The muscles attached in this area allow for the drive off the hind quarters needed for running and jumping. While more muscle gives an increase in strength, fatigue happens more quickly in bulky muscles.
554 - H H o r s e P r o j e c t G u i d e - Parts of the HorseMuscles of the Front Leg*note the lack of muscles in the lower legs of the horse.Muscular SystemHip- The hip area is made up of the:1. Lumbar Vertebrae (goes from the last rib to the point of the hip and covers the loin)2. Sacral Vertebrae (croup)3. Coccygeal Vertebrae (tail)4. Ilium5. Ischium (point of buttock)6. Pubis7. FemurThese bones form the pelvic area. It slopes away from the spine at a 60° angle. The ilium is attached to the spine by ligaments.The length of the pelvis varies with the breed, but length and width are necessary to any breed. The longer the pelvis, the longer the muscling.The muscles are the largest tissue mass in the horse’s body.Muscles are classified as:smooth muscle- this muscle type is involuntary (automatic) and is active in the digestive tract, respiratory and urinary and reproductive systems.cardiac (heart) muscle- this muscle type is involuntary (automatic) and is active in the circulatory system.skeletal muscle- this muscle type is voluntary and functions in the movement of the horse.
564 - H H o r s e P r o j e c t G u i d e - Parts of the HorseMuscles work by contracting (shortening of muscle fibers) and relaxing (lengthening of muscle fibers). Skeletal muscles tend to work in pairs because muscles can only pull, not push. One muscle group flexes (bends a joint) and another extends (straightens). In the leg of the horse are a group of muscles that cause flexion of a joint (flexor muscles) and an opposing group that extends or straightens the joint (extensor muscles).Flexion- The shortening (flexing) of a muscle to bend a joint.Extension- The lengthening (extending) of a muscle to straighten a joint.The contractive process is a chemical reaction within the muscle that produces heat in addition to performing work. The heat of contraction and recovery is important in body temperature regulation. This is why, in cold weather, horses shiver to produce heat to help them maintain body temperature.Muscle is an extremely adaptable tissue. A horse’s muscles adapt in relation to the specific type of training it receives. Training for quick bursts of high-intensity exercise involves training for strength. This involves increasing muscle mass through high-intensity exercises for short periods of time to increase strength. Training for endurance, three-day eventing, cattle drives or combined driving etc. involves building up the muscles over a period of time where the work load on the muscles is progressively increased.Overexertion of a muscle, without adequate conditioning, will lead to muscle fatigue. A careful conditioning program, combined with proper nutrition, will prevent muscle disorders.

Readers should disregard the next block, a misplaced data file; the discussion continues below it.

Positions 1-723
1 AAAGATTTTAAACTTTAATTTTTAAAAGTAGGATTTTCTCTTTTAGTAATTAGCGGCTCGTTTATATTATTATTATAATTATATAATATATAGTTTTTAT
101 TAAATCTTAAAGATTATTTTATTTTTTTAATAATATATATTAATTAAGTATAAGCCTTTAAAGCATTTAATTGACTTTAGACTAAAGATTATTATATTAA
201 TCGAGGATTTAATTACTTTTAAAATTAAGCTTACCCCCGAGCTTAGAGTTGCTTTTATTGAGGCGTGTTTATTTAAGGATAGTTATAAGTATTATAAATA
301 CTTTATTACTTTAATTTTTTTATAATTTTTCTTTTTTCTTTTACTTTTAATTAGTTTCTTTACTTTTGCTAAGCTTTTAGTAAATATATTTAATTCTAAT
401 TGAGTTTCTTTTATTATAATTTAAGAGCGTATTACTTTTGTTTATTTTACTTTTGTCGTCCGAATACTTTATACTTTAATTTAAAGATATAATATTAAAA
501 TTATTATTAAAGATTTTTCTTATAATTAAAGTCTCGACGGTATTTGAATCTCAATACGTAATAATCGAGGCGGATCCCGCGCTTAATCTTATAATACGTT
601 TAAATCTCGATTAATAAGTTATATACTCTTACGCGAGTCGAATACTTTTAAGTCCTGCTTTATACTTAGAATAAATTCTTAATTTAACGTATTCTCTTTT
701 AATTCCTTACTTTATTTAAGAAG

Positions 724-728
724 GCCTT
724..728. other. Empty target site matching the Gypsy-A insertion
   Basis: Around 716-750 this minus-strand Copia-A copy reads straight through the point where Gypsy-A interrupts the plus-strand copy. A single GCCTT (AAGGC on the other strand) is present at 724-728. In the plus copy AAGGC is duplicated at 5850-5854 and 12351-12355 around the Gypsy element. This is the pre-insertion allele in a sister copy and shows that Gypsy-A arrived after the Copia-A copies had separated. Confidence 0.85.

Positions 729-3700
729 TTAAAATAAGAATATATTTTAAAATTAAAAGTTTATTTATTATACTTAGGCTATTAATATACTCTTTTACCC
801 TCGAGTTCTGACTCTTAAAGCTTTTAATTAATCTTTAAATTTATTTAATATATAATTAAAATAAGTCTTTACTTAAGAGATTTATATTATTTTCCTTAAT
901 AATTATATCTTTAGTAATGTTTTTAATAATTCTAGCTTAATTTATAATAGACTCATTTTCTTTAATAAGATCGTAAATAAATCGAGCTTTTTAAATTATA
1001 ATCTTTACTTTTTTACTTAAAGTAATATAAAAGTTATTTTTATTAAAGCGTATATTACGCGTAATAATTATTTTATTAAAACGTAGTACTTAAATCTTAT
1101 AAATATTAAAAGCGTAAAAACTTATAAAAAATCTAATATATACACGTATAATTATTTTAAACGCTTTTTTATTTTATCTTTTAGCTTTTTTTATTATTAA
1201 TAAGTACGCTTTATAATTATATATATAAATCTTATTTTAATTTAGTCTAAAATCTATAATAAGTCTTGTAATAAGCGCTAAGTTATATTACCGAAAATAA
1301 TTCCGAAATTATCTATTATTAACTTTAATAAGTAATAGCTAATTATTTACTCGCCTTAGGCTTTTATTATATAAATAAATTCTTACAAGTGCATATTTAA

- Fall '15
- Horse anatomy, cannon bone